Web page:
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Wednesday, December 14, 2011

The Pareto Chart Help in Statistics

The Pareto Chart is based on The Pareto principles of Italian Economist Vilfredo Pareto in 19th centaury. The Pareto principles state that the most effects are the result of relatively of few causes that is, 80 % of effects come from 20 % of the possible causes. Materials, raw materials and operators can be taken as example.

The Pareto Chart: The Pareto chart can also be known as, the Pareto diagram. There can be two types of Pareto Charts such as, a weighted Pareto chart or a comparative Pareto Chart. A Pareto chart is a special bar graph, where the lengths are represented by frequency or cost, time or money that are arranged with the longest bars on the left and the shortest to the right side. Thus, a chart visually exhibits the relative importance of problems or conditions.

Today in the subject of Statistics, Pareto Chart is of a great importance.

Here are the few steps involved in constructing a Pareto Chart:

· The problem to be analyzed is defined and to identify the different potential causes.

· Decide which criterion to use when comparing the possible causes such as, how often the different causes occur, their consequences or costs.

· Define the time interval during which data will be collected and carry out the data collection for the selected criterion.

· Place the causes from left to right on the horizontal axis of the chart, in descending relative importance. Rectangle lines are drawn to represent the heights.

· It is necessary to mark the data value on the left vertical axis and the percentage value on the right and a curve of cumulative is drawn along the top edges of the rectangles.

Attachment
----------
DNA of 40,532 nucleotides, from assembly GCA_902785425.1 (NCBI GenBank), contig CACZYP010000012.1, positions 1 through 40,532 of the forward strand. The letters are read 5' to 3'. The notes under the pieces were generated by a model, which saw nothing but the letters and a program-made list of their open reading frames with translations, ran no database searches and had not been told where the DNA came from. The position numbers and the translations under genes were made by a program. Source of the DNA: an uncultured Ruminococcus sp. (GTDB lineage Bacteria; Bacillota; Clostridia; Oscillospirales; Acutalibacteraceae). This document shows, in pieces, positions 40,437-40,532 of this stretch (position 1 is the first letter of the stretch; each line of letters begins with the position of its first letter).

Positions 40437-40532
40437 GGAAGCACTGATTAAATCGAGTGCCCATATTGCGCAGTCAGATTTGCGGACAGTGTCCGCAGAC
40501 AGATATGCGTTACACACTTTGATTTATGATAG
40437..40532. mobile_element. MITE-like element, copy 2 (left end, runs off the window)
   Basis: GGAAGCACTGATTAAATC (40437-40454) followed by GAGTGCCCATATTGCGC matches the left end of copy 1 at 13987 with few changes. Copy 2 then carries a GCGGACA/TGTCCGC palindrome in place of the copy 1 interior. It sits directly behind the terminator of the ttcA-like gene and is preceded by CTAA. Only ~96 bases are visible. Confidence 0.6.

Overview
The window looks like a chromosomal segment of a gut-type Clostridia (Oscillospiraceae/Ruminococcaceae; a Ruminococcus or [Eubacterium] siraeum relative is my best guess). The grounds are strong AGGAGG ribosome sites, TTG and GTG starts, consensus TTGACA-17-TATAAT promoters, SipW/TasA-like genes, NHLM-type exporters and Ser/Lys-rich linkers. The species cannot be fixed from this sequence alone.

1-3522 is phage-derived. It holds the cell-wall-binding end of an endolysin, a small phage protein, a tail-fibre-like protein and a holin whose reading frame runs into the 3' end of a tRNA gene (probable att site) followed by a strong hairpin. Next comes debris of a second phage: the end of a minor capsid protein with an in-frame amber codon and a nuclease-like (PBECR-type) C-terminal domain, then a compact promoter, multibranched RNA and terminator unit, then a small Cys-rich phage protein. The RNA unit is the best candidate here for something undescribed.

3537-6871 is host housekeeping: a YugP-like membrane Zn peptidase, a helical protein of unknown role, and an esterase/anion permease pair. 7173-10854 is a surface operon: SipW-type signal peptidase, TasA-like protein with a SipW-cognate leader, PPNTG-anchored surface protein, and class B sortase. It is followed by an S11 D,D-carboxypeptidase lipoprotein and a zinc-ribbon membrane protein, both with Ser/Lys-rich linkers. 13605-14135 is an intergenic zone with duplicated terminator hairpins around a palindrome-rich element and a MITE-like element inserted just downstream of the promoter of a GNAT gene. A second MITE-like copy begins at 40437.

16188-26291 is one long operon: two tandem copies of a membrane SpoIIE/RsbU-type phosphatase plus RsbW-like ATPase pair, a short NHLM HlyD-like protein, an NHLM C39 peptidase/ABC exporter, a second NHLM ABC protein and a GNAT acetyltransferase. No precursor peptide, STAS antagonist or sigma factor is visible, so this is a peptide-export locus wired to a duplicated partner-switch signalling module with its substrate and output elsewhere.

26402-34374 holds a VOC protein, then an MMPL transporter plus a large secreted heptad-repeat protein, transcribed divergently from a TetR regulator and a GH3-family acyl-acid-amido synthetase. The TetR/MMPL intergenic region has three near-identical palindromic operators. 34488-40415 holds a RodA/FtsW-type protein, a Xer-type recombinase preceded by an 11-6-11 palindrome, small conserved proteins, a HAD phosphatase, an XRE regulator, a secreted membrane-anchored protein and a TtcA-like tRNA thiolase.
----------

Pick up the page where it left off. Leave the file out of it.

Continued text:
An illustration is given below to explain the use of a Pareto Chart:

This illustration explains how a Pareto Chart works. Many studios around the world make televisions commercials. One studio specialized in shooting ads starring cats. Lately, many factors took place for the delay of the commercial such as, lack of equipment, technical problems with audio and video, rework of scripts and misbehaving cats.

Causes of Cat distress Time lost due to the cause Total time lost due to the cause

Not been fed 4, 3, 5, 2, 5, 3 22

Not been cuddled 3, 3, 5, 3 14

Studio too cold 9, 2, 4, 6, 4, 5 30

Too much noise 20, 15, 35, 20, 9, 16 115

Smell of previous cat still present 41, 68, 39, 60, 29, 52, 19, 8 316

Surface to sit/lie on not appealing 2, 4, 1 7

The above given details can also be explained with a graphical example.

Time lost (Minutes) Cumulative % time lost

1 comment:

Ruth Selgas said...

The suggestion really looks easy to use. I'm going to give it a try specially now that I'm doing some statistics homework. Thanks for sharing.